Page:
The central banks of Hong Kong and the United Arab Emirates have announced plans to strengthen their financial cooperation—and work together on regulating virtual assets.
A bilateral meeting was held in Abu Dhabi, with financial infrastructure and cross-border trade settlements also on the agenda.
Last month, the UAE’s Securities and Commodities Authority began allowing crypto firms to apply for operating licenses—and Hex Trust, a crypto custodian based in Hong Kong, was one of the first to receive one.
The fintech and Web3 platform Finoverse, which is headquartered in Hong Kong but recently opened an office in Dubai, recently told The National that it expects both regions to cooperate more closely on blockchain technology.
Their focus on cross-border trade settlements could open up the possibility of central bank digital currencies being used—speeding up transfers and reducing costs, as well as a reliance on the U.S. dollar.
Back in March, the Central Bank of the UAE announced that it was planning to ramp up its ambitions for a CBDC—with the first phase of a strategy to launch a digital dirham set to be completed by this time next year.
Both the UAE and Hong Kong have already been working together to build mBridge, a new blockchain that supports multiple CBDCs and aims «to tackle the limitations of today’s cross-border payment systems.» Real corporate transactions were conducted as part of a trial.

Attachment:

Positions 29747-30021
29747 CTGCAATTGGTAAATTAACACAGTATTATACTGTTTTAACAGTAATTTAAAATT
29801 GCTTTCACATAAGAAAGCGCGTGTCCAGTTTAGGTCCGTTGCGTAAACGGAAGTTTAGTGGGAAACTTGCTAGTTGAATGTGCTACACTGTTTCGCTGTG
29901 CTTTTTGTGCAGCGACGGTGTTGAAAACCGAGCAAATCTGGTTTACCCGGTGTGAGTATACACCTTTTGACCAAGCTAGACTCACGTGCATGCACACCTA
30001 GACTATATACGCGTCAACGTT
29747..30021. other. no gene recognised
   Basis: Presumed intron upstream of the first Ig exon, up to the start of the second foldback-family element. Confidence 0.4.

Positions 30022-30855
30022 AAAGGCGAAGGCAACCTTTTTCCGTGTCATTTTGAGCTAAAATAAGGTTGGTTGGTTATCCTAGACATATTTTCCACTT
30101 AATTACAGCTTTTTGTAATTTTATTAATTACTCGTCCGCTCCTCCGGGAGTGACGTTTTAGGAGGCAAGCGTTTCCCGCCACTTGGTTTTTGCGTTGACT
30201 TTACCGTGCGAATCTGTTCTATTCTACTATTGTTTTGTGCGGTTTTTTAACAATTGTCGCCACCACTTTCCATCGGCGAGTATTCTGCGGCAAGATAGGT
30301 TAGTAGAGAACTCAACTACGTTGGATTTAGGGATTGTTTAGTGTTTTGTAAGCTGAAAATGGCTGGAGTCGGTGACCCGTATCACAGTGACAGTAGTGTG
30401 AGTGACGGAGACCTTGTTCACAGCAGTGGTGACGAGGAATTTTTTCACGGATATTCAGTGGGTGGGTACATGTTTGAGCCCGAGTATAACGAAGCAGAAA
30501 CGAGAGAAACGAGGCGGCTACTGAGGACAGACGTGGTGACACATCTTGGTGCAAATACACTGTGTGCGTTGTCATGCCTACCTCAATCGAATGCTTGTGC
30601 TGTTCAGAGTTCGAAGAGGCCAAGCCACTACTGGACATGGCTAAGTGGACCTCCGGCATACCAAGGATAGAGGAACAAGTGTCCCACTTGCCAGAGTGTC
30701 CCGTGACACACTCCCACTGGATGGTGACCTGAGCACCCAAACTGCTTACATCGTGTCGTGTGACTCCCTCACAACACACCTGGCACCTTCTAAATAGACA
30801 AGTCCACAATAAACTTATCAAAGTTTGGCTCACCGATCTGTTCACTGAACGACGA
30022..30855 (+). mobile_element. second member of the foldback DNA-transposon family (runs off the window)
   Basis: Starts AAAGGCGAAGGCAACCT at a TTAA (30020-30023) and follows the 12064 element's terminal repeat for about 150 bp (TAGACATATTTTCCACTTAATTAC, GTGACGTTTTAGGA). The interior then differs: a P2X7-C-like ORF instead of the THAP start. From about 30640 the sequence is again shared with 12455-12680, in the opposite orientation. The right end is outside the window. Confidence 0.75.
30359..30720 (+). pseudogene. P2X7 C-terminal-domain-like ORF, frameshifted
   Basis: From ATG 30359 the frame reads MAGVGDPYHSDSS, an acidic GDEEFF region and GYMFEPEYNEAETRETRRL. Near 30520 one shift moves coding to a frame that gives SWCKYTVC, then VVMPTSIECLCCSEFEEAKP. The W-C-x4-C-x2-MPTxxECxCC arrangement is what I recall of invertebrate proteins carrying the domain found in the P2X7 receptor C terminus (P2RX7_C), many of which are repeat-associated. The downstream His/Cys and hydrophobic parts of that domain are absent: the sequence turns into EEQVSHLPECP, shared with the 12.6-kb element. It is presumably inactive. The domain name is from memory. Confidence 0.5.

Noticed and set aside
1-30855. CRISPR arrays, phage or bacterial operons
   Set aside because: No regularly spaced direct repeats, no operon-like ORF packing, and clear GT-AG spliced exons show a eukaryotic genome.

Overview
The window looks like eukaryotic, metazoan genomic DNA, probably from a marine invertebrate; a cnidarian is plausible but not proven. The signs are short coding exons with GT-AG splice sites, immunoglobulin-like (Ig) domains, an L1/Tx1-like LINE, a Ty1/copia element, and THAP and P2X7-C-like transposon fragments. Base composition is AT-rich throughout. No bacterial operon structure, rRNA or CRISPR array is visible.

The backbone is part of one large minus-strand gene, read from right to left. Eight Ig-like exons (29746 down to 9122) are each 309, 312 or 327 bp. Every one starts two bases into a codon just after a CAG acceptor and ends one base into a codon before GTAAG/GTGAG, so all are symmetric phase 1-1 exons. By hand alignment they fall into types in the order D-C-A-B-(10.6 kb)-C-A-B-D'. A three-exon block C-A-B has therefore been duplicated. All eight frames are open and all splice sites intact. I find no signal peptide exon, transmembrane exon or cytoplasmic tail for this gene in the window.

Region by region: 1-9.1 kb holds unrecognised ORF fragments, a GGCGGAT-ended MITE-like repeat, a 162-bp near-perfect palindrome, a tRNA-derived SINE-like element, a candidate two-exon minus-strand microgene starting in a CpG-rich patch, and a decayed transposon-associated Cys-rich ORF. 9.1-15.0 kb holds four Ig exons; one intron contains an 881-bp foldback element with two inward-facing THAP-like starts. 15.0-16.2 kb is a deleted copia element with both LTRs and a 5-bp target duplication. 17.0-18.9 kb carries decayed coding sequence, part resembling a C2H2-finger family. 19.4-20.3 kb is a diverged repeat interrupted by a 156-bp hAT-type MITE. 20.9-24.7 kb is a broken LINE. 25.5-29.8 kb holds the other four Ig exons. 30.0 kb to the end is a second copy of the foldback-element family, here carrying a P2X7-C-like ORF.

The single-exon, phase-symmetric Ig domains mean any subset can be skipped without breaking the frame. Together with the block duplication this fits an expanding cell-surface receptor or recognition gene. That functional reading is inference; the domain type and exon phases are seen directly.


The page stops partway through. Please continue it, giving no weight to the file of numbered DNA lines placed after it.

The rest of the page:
Things are a little bit more complicated in Hong Kong. While the region is meant to have a high degree of autonomy until 2047, critics have accused China of increasingly installing pro-Beijing candidates to positions of power.
China’s quest to launch a CBDC is at an advanced stage, with the digital yuan continuing to be rolled out to the masses at pace. Last month, it was announced that civil servants in the city of Changshu would be fully paid using e-CNY—a significant milestone considering it’s home to 1.7 million people.
However, it doesn’t seem like the digital yuan will be coming to Hong Kong anytime soon. Earlier this month, its monetary authority announced that it was launching a pilot for an electronic form of the Hong Kong dollar. Sixteen firms will be involved in exploring use cases such as fully fledged payments, tokenized deposits and the settlements of Web3 transactions and tokenized assets.
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